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    Companies should promote online knowledge exchange among employees

Companies should promote online knowledge exchange among employees

It’s 10a.m in London, and while sipping on your morning coffee, you’ve connected with the team in Hamburg, put queries to colleagues in the Middle East, and checked in with Hong Kong. In just a few hours, your inbox will be brimming with “howdy’s” from the other side of the Atlantic as the New York office wakes up.

Connecting with […]

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    The insurance market and the failure to tell high from low risk

The insurance market and the failure to tell high from low risk

Is it really possible to tell if insurance markets are functioning effectively without too many high- or low-risk buyers of policies?

That is the challenge we address in our new research paper. The study suggests that standard tests for the twin phenomena of adverse and advantageous selection – too many or too few buyers who are likely to make a claim […]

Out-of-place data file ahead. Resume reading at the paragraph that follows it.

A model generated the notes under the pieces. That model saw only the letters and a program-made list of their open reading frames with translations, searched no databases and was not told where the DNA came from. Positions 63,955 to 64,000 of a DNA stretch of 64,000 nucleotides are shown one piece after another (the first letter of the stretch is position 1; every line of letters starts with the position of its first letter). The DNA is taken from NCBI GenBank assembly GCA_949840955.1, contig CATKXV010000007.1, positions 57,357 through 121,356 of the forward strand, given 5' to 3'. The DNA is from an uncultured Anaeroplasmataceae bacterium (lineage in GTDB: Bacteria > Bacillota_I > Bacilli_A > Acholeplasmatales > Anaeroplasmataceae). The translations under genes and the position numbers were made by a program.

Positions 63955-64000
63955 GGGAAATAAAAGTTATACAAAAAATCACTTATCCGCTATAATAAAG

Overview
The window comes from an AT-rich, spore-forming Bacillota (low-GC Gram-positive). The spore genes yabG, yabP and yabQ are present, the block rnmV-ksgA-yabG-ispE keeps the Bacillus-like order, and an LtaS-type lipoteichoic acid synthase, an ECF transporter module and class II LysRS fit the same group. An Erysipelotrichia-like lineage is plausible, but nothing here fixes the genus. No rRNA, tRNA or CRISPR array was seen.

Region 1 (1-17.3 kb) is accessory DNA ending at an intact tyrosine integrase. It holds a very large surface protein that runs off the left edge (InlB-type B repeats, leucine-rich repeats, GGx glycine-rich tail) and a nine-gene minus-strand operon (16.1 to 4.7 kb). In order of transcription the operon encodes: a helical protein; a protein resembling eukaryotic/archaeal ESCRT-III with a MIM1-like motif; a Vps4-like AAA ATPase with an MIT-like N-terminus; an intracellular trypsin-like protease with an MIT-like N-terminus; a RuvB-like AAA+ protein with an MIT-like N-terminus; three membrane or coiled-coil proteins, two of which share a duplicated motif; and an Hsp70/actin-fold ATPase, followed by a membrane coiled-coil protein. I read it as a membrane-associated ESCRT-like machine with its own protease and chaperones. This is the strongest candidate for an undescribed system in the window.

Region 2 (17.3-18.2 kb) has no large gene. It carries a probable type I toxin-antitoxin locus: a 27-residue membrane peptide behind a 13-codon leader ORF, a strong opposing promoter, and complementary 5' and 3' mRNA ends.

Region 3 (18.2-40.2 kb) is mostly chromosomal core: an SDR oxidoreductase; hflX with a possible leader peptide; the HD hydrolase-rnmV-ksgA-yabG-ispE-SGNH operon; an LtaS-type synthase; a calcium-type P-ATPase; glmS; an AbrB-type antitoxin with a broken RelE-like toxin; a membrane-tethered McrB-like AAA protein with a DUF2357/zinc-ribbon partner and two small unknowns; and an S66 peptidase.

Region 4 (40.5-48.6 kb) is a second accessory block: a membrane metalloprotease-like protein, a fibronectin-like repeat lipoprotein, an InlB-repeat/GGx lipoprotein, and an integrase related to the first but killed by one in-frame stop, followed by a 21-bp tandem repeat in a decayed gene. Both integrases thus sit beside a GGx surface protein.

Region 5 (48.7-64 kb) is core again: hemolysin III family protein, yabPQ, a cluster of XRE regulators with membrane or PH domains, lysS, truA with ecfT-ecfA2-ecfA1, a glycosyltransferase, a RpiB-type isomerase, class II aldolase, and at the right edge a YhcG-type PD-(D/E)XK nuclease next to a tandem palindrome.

Slacking it? The problems of technology at work

Slack, if you have never come across it before, is an instant messaging application. As the company itself explains, it is ‘team communication for the 21st century’ and one intended to result in work having ‘less email’ and becoming ‘more productive.’ They claim that their ‘customers see an average 48.6% reduction in internal email.’ We can all relate to […]

Curtailing the market for private prisons: schism or blip?

For nearly 25 years, new prisons built in the UK have predominantly been procured through ‘design, build, finance and operate’ (DBFO) contracts with the private sector. So the opening earlier this year of a new supersized prison to be financed and operated by the public sector – HMP Berwyn in north Wales – puts the future of ‘whole prison’ contracting in […]

Working the phones